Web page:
mpsbarnmanager
Jul. 28, 2011, 10:44 AM
Add rubber

MeghanDACVA
Jul. 28, 2011, 05:48 PM
Ditto on add rubber.
My arena is equal parts sand (mostly concrete sand), bluestone and rubber. Maybe I am doing something different but the bluestone (called screenings here in OK) don't come to the top. If you pick up a shovel full of the footing, it is pretty evenly mixed thru out. It isn't ridden in nearly as much as it should be (just me) and so we also don't have to work it very often. But either way, the mix is evenly mixed.

When we put it down we started with the sand then the bluestone. DH mixed it with the frontend loader, back and forth, back and forth. It mixed well. When we added the rubber we did the same thing.

Again, I have no idea what we did or do differently.

As for the sand/bluestone mix...I like it. The bluestone gives it some grip and breaks up the sand. It will turn to concrete if you have a lot of bluestone in it but the sand tends to break that up too so it isn't nearly as bad as straight bluestone.

Watermark Farm
Jul. 29, 2011, 02:17 PM
This is a great publication on arenas and footing dynamics and might help you figure out why this particular blend is not working for you. You need a mixture of particle sizes/shapes in footing for best results.

I wish I'd read this when I installed my own footing!

pubs.cas.psu.edu/freepubs/pdfs/ub038.pdf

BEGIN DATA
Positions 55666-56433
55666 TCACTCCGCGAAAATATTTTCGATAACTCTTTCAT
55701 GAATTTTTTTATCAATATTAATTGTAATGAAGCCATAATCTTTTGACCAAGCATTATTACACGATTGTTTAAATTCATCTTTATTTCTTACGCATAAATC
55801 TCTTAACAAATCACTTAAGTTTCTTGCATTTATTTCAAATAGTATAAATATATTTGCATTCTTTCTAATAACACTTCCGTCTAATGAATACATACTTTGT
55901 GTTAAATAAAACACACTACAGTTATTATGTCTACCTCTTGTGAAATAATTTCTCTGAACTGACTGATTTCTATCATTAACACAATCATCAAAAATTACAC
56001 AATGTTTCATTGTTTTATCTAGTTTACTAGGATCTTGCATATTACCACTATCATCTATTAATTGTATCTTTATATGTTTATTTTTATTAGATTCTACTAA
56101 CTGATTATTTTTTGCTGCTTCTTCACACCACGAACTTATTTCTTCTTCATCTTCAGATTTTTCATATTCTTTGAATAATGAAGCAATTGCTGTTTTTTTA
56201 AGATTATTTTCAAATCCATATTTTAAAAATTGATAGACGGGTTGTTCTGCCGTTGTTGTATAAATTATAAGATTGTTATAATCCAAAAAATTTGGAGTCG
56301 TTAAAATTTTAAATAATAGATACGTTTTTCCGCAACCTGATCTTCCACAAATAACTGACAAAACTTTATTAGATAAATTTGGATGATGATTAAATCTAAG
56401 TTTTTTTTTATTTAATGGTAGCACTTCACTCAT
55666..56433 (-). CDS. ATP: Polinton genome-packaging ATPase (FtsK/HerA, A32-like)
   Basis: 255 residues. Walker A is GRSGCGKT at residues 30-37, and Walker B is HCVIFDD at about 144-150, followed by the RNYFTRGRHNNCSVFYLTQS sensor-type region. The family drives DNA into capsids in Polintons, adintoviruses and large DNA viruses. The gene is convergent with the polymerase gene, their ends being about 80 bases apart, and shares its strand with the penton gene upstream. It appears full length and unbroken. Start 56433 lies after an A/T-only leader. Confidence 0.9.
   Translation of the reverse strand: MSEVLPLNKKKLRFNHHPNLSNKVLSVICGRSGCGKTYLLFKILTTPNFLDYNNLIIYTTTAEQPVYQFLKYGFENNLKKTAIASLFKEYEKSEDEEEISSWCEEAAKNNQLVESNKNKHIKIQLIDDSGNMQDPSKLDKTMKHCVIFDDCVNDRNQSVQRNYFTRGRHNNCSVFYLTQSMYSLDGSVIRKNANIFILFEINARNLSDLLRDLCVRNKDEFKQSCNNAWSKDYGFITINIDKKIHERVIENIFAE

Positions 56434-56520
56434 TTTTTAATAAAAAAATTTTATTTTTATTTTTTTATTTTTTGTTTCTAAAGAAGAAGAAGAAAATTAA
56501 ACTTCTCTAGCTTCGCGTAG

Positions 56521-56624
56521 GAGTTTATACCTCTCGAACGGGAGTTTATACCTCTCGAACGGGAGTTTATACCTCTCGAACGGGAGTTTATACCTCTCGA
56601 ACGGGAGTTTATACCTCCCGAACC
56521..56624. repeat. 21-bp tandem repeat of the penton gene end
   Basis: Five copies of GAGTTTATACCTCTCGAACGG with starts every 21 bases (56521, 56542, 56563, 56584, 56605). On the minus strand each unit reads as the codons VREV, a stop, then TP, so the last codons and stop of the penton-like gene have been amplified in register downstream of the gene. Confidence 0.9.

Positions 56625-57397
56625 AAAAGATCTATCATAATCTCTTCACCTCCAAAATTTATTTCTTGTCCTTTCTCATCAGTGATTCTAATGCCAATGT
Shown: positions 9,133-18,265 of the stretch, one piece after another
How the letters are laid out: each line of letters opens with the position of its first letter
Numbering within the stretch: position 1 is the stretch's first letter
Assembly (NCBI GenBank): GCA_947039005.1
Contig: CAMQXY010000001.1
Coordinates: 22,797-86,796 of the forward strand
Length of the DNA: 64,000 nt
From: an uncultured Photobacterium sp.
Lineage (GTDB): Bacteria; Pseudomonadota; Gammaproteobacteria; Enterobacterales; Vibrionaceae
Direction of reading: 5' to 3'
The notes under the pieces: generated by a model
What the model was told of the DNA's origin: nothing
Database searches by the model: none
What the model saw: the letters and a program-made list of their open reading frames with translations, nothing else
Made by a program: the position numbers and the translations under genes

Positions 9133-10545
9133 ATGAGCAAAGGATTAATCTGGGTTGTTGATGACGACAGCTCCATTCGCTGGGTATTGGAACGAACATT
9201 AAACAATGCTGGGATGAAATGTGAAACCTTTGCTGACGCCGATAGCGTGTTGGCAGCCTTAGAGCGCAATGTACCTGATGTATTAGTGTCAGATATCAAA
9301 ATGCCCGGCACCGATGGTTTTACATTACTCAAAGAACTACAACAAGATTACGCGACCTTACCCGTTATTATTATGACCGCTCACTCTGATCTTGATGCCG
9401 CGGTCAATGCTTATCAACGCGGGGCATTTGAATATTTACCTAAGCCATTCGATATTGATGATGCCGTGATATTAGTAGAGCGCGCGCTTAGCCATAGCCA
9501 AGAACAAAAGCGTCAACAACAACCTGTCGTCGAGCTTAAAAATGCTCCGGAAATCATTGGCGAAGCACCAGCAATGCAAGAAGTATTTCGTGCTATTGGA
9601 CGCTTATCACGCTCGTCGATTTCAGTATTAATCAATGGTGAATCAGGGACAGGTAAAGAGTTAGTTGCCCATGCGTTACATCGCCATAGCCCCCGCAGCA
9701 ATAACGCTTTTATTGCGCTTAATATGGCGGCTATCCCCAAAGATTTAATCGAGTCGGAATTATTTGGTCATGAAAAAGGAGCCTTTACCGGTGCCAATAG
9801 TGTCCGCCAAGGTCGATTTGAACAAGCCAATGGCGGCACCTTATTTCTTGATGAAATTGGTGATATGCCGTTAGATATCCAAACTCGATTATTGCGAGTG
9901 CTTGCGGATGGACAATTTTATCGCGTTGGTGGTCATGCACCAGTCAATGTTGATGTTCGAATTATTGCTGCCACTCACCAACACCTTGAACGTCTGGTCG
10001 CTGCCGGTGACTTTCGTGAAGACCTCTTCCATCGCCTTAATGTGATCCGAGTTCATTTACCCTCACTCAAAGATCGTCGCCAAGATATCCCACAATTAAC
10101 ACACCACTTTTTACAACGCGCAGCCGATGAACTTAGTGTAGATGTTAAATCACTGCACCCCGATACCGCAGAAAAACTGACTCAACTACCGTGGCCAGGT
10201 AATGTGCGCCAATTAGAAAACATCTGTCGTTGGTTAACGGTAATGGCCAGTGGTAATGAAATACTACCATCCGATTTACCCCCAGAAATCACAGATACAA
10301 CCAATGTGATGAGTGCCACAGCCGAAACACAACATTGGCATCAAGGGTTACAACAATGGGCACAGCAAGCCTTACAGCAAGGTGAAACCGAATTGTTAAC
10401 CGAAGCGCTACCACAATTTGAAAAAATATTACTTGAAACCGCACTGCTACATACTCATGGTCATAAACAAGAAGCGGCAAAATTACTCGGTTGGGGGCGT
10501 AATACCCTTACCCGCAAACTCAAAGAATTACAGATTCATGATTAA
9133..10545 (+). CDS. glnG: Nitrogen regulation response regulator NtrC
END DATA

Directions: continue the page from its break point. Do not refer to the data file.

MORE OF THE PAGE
Twiliath
Jul. 31, 2011, 06:29 AM
OP, are you saying that your total footing depth is 1 inch? That's not nearly enough. You need at least 2.5 inches of footing. Maybe you just need more sand to increase it to 2.5 inches. You could go slowly and add 1/2 inch at a time.

S1969
Jul. 31, 2011, 06:59 AM
OP, are you saying that your total footing depth is 1 inch? That's not nearly enough. You need at least 2.5 inches of footing. Maybe you just need more sand to increase it to 2.5 inches. You could go slowly and add 1/2 inch at a time.

That was my thought...perhaps an inch of sand felt softer than an inch (1.5) or so of sand + bluestone, but it still doesn't seem like enough. No wonder your horses were punching through to the base.

I'd increase the sand by another two inches or so....agree that going slow is a good idea, but still...seems like you need lots more unless you're driving instead of riding.

Schiffon
Aug. 1, 2011, 11:00 PM
OP, are you saying that your total footing depth is 1 inch? That's not nearly enough. You need at least 2.5 inches of footing. Maybe you just need more sand to increase it to 2.5 inches. You could go slowly and add 1/2 inch at a time.

And when the quarry calculates how much it will take to give you 1/2 inch, order only 60-75% of that!

BeeHoney
Aug. 1, 2011, 11:31 PM
On one hand, the particle size and shape of loose bluestone can be very beneficial to footing. If you used a round sand (like river sand), the angular shape of the bluestone particles may be beneficial to your footing mix to decrease "rolling" of the footing particles under the horses' hooves.